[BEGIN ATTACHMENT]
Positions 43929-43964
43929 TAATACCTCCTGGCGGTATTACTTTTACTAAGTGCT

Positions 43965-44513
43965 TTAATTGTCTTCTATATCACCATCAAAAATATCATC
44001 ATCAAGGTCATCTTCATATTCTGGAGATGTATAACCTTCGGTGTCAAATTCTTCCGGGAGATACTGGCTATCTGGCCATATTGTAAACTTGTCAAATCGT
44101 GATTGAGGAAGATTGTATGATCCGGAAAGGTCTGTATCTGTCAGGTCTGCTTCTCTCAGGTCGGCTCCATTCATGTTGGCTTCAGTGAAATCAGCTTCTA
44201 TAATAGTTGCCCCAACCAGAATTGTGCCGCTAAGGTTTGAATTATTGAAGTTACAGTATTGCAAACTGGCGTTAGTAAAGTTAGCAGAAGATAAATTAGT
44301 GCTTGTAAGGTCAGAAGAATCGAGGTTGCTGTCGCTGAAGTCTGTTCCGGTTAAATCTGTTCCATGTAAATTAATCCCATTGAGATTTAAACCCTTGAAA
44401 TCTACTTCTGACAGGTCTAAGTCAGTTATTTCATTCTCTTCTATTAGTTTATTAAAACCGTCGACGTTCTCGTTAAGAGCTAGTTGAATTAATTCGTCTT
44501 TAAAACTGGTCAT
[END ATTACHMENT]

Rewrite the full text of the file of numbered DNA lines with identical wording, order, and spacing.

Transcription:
Positions 43929-43964
43929 TAATACCTCCTGGCGGTATTACTTTTACTAAGTGCT

Positions 43965-44513
43965 TTAATTGTCTTCTATATCACCATCAAAAATATCATC
44001 ATCAAGGTCATCTTCATATTCTGGAGATGTATAACCTTCGGTGTCAAATTCTTCCGGGAGATACTGGCTATCTGGCCATATTGTAAACTTGTCAAATCGT
44101 GATTGAGGAAGATTGTATGATCCGGAAAGGTCTGTATCTGTCAGGTCTGCTTCTCTCAGGTCGGCTCCATTCATGTTGGCTTCAGTGAAATCAGCTTCTA
44201 TAATAGTTGCCCCAACCAGAATTGTGCCGCTAAGGTTTGAATTATTGAAGTTACAGTATTGCAAACTGGCGTTAGTAAAGTTAGCAGAAGATAAATTAGT
44301 GCTTGTAAGGTCAGAAGAATCGAGGTTGCTGTCGCTGAAGTCTGTTCCGGTTAAATCTGTTCCATGTAAATTAATCCCATTGAGATTTAAACCCTTGAAA
44401 TCTACTTCTGACAGGTCTAAGTCAGTTATTTCATTCTCTTCTATTAGTTTATTAAAACCGTCGACGTTCTCGTTAAGAGCTAGTTGAATTAATTCGTCTT
44501 TAAAACTGGTCAT